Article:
Initiatives For Malaysia-Japan Environment And Energy Cooperation

Posted on October 8, 2010. Filed under: Environmental Policy |

(Bernama) — Efforts are being made based on the understanding concluded in April this year between the prime ministers of Malaysia and Japan in the areas of environment and energy, Japanese Ambassador to Malaysia Masahiko Horie said Friday.

Among the initiatives under the Japan-Malaysia Cooperation for Environment and Energy are smart community, Iskandar low carbon city cooperation, energy conservation cooperation and cooperation in areas of treated water and sewage.

“It’s time for the Malaysian authorities to make Putrajaya and Cyberjaya as green townships in order to become smart community townships,” Horie said at a press briefing here Friday.

“Therefore, a Japanese mission will come in December and have discussions on how to make Putrajaya and Cyberjaya the best townships,” he said.

It will help Malaysia to formulate a roadmap of the measures for a low carbon city, he added.

The ambassador said the Japanese team would be led by representatives from the New Energy and Industrial Technology Development Organisation and Japan Smart Community Alliance (JSCA).

JSCA will also dispatch special mission to Asian nations on mutual agreement, under a public-private cooperative framework to discuss the potential for mutual cooperation.

Japan is promoting the smart community initiative, and thus the government and the private sector will jointly facilitate its global advancement.

“This initiative proposes a next-generation socio-energy system which combines renewable energy and unused energy, transformation of regional transport systems and people’s lifestyles through efficient use of the information technology network,” Horie said.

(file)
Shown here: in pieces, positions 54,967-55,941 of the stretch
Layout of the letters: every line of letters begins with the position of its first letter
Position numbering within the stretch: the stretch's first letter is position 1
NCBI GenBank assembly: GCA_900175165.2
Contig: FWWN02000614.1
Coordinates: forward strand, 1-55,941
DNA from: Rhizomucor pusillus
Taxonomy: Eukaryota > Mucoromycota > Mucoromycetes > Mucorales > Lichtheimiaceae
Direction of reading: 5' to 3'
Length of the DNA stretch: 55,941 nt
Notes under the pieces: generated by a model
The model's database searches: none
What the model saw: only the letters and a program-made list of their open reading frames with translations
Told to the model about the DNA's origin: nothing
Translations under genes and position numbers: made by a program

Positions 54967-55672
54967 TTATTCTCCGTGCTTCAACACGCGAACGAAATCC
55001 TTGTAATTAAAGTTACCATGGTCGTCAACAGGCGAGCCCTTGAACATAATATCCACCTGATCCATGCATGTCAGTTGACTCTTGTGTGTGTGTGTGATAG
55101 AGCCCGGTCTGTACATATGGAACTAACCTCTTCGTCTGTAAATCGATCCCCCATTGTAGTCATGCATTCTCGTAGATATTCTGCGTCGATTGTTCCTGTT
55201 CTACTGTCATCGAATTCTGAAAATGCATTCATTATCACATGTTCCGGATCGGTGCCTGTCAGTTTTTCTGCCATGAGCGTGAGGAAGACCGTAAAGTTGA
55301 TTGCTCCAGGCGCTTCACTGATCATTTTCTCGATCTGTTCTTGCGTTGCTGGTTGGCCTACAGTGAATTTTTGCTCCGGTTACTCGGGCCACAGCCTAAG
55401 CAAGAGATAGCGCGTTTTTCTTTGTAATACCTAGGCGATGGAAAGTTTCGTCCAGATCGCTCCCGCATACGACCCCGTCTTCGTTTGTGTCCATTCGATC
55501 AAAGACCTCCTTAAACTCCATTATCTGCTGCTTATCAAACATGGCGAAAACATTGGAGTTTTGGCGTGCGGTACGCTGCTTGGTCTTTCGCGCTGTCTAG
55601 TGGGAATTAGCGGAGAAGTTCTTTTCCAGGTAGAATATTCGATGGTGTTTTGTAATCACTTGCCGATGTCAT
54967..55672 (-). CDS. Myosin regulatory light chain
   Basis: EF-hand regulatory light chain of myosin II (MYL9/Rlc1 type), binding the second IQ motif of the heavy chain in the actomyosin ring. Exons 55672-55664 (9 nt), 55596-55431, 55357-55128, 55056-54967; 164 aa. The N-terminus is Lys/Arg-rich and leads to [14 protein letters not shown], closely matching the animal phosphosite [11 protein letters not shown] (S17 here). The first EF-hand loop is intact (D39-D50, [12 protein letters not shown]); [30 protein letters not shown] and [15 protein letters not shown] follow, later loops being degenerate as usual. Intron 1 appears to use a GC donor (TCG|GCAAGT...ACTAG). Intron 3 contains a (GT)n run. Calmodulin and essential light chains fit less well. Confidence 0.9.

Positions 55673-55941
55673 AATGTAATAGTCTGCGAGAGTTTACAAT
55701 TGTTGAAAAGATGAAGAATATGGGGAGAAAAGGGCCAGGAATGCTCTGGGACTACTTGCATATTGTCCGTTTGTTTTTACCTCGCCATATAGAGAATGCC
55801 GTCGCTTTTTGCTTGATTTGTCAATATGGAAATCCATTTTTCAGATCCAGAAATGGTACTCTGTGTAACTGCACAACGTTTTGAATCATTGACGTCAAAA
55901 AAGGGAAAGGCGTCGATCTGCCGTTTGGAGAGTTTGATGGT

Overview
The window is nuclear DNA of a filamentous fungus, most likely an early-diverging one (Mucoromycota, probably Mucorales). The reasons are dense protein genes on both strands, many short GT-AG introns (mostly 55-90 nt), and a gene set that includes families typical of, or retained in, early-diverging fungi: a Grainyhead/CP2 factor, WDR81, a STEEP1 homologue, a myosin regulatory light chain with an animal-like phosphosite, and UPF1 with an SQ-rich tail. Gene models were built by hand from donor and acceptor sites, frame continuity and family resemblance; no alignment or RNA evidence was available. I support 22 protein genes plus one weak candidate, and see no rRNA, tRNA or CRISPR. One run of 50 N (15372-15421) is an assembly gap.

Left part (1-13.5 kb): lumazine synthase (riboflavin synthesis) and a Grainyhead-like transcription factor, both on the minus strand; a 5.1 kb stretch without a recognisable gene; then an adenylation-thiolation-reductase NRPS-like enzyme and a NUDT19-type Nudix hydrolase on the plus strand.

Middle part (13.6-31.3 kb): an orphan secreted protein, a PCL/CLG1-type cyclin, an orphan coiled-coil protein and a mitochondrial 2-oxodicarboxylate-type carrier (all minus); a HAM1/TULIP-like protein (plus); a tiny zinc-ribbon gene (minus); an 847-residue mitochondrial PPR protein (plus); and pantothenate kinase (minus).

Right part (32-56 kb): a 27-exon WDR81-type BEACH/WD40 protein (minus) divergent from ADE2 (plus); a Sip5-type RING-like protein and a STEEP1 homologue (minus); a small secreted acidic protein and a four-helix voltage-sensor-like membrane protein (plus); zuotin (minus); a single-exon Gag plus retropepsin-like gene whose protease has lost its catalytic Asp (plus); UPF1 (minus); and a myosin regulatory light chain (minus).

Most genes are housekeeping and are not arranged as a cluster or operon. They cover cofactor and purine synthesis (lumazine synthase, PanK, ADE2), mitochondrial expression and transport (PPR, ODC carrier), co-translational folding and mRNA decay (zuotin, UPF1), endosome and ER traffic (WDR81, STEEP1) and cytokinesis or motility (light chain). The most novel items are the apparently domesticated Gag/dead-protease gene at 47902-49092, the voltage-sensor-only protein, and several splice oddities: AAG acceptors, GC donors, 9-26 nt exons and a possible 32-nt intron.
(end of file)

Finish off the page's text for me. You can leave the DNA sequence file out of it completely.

Malaysia and Japan are entering a new stage of cooperative relationship by working together not only on bilateral but also regional and global challenges for the benefit of both countries, he said.

On the Iskandar low carbon city cooperation, Horie said Universiti Teknologi Malaysia and Japan’s University of Kyoto would collaborate to conduct joint research on ways to achieve a low carbon city.

“I hope this university-to-university project will make good research for the improvement of Iskandar to reduce carbon emissions,” he said.

Given the various problems associated with water in Malaysia such as high no-revenue water, Horie said Japan was ready to extend its support to improve both treated water and sewage systems in Malaysia.

The Pahang-Selangor water project was awarded to a joint venture company of Japan’s Shimizu Corporation and Nishimatsu Construction, and local companies IJM Corp and UEM Builders Bhd.

“About 20 per cent has been completed and the project is running according to schedule,” he said.

When completed in 2014, the project will pump 1,890 million litres of raw water daily from Sungai Semantan in Pahang to the Hulu Langat water treatment facility in Selangor.

Raw water will be transferred through a 44.6-kilometre long by 5.2-metre diameter tunnel, with gravity flow to the water treatment plant.


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